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|Figure 5: Case 1 pre-op; middle finger contracture. The patient has a Sterne grade II contracture as the PIPJ remained mobile, although not correctable, and therefore the volar plate might be involved but the joint was not yet completely fixed|
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The index and little fingers were treated with z plasty, but in both cases additional skin was needed in the form of a full-thickness skin graft. After full release of the middle finger, the wound over the PIPJ was not ideal for a graft and, therefore, a flag flap was taken from the dorsum of the index and a full-thickness skin graft was applied to the secondary defect. In the ring finger, full release was possible with an ideal wound bed for a graft and, therefore, a full-thickness skin graft was sufficient for this digit [Figure 6].
|Figure 6: Case 1 post-op. the index and little fingers have been treated with z plasty supplemented with full-thickness skin grafts. The middle and ring fingers have had H-shaped incisions and fall back flaps, with a flag flap to the middle and a full thickness to the ring for the residual defects|
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She was discharged with a volar resting splint to hold all the digits with the MCPJs and PIPJs in extension to be worn at night for at least 6 months and instructions to the parents to moisturize and massage the scars as they matured
This was a 42-year-old male who had sustained burns to the left upper limb at the age of 4 years [Figure 7], which had been treated with dressings at a local health post without the use of splinting. In the index procedure, he underwent release of contractures to the axilla, elbow and thumb and reconstruction with a combination of local flaps and split-skin grafting to the secondary defects. After this, he had a good range of motion at the axilla and 80-110 degrees at the elbow, but the thumb was unstable and unable to come into opposition with the other digits. He therefore underwent an opening wedge osteotomy of the trapezium with iliac bone graft insertion and FDS opponensplasty. This provided him with a stable thumb for use in grasping, which was able to meet the other digits, but opposition to the little finger was only to the tip [Figure 8].
|Figure 8: Case 2 post-op. the thumb in this case required an opening wedge osteotomy of the trapezium with bone graft plus FDS opponensplasty to provide a stable thumb that was able to oppose the digits|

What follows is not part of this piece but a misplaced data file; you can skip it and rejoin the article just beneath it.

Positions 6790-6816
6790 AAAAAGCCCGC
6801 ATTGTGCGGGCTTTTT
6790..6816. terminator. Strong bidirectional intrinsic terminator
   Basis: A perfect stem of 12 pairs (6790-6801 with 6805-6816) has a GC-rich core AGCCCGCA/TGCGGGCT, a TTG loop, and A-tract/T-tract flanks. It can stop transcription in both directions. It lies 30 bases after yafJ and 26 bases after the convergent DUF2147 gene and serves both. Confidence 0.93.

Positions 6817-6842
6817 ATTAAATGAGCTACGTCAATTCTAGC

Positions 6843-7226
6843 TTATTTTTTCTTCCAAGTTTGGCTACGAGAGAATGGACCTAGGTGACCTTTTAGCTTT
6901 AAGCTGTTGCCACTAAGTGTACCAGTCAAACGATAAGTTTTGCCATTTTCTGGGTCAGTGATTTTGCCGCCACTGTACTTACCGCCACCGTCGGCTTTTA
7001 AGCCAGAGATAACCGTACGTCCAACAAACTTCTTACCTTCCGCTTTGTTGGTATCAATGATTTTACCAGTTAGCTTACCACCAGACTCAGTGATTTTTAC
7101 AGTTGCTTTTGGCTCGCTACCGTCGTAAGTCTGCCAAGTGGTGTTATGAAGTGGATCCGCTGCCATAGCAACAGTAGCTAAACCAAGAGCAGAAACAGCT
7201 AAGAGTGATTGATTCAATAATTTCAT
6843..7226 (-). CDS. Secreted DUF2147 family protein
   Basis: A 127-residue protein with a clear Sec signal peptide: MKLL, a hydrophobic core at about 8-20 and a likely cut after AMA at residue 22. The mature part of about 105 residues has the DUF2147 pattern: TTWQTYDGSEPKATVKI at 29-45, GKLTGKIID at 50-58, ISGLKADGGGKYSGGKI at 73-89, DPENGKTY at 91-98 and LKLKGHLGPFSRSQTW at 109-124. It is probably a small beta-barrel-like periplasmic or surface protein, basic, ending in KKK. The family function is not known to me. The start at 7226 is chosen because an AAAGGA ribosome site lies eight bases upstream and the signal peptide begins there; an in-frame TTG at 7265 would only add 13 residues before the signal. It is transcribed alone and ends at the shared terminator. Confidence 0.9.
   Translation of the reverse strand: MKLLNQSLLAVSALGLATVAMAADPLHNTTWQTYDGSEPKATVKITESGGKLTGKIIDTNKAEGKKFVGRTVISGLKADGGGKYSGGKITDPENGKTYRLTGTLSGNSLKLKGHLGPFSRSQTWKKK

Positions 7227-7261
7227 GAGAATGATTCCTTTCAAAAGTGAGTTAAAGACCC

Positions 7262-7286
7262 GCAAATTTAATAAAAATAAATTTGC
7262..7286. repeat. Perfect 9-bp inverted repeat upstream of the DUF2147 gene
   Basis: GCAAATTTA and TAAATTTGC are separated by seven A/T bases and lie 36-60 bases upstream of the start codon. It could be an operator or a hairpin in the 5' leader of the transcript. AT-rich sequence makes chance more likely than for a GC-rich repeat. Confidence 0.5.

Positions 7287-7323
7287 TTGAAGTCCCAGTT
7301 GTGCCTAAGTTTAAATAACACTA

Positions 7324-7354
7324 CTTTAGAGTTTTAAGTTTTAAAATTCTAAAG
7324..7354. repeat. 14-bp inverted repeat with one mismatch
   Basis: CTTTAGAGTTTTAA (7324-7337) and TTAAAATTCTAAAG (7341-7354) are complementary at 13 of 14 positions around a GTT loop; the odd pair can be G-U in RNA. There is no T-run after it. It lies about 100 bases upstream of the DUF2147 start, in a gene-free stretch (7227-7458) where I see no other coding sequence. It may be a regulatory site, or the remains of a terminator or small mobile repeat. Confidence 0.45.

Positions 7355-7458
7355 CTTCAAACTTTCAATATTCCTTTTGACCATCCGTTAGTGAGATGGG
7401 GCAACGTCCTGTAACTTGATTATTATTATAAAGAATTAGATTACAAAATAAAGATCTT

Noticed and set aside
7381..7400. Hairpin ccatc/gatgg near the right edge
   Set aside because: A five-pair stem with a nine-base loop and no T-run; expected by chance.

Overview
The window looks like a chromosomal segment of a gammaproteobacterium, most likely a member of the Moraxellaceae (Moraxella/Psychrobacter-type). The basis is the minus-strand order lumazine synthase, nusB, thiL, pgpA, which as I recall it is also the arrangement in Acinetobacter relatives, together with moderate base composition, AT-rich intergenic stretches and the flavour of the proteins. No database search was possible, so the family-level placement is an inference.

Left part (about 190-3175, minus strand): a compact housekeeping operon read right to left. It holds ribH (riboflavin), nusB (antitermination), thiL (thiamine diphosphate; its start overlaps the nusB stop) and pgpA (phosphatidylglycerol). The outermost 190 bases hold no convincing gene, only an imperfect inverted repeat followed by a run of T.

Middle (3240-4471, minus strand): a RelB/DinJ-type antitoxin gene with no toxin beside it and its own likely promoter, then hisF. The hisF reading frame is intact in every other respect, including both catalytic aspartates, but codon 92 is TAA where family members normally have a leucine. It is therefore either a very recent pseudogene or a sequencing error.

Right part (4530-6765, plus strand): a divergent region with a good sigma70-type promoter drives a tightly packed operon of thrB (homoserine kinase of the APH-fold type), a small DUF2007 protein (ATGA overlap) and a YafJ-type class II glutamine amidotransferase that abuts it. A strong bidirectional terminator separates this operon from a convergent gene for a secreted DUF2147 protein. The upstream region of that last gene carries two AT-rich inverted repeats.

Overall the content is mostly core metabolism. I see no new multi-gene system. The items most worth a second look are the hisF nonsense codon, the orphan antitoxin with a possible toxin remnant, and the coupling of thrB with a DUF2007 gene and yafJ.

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This 12-year-old female sustained a deep burn to the dorsal surface of her hand in infancy. It was treated with dressings and allowed to heal by secondary intention without the use of any splinting, and resulted in hyperextension of the MCPJs, compensatory flexion of the PIPJs and abduction of the little finger. The entire lengths of all her fingers were positioned dorsal to the metacarpals so that they were unable to participate in hand function in any way [Figure 9]. The dorsal longitudinal structures seen have the appearance of bowstringing of the extensor tendons, but are in fact tight bands of skin where the skin of the dorsum of the digits has been pulled back onto the dorsum of the palm, the extensors remaining close to the bones and joints by virtue of their connections with the intrinsic muscles via the sagital bands.
She underwent excision of the scar tissue, following which manipulation of the MCPJs was found to be sufficient to obtain 0-90 degrees of flexion [Figure 10]. There were areas of tendon exposure without paratenon and soft tissue cover was therefore carried out with a reverse radial forearm flap [Figure 11] and [Figure 12]. She commenced physiotherapy 5 days after the operation. Her resting position showed restoration of the normal cascade of finger flexion, except that the little finger had an extensor lag of 10-20 degrees, which persisted on active flexion for fist formation. She was able to form a fist and all digits participated in hand function. Even at this early stage, she was extremely pleased with the improved appearance and functioning of this hand.
|Figure 10: Case 3 intra-op. the contracted scar tissue on the dorsum has been excised and the MCPJs are able to flex to 90 degrees|
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This 20-year-old female sustained a deep burn to the palm of her hand in her early childhood that was treated with dressings and allowed to heal by secondary intention without splinting. The IPJ of the thumb was deviated 90 degrees in a radial direction, with underlying bony abnormality of the joint. The index finger had a PIPJ contracture Stern grade II, the middle and ring fingers had autoamputated at the distal third of the proximal phalanx with the remnants being buried into the palm and the little finger was flexed, abducted and also buried in the palm [Figure 13].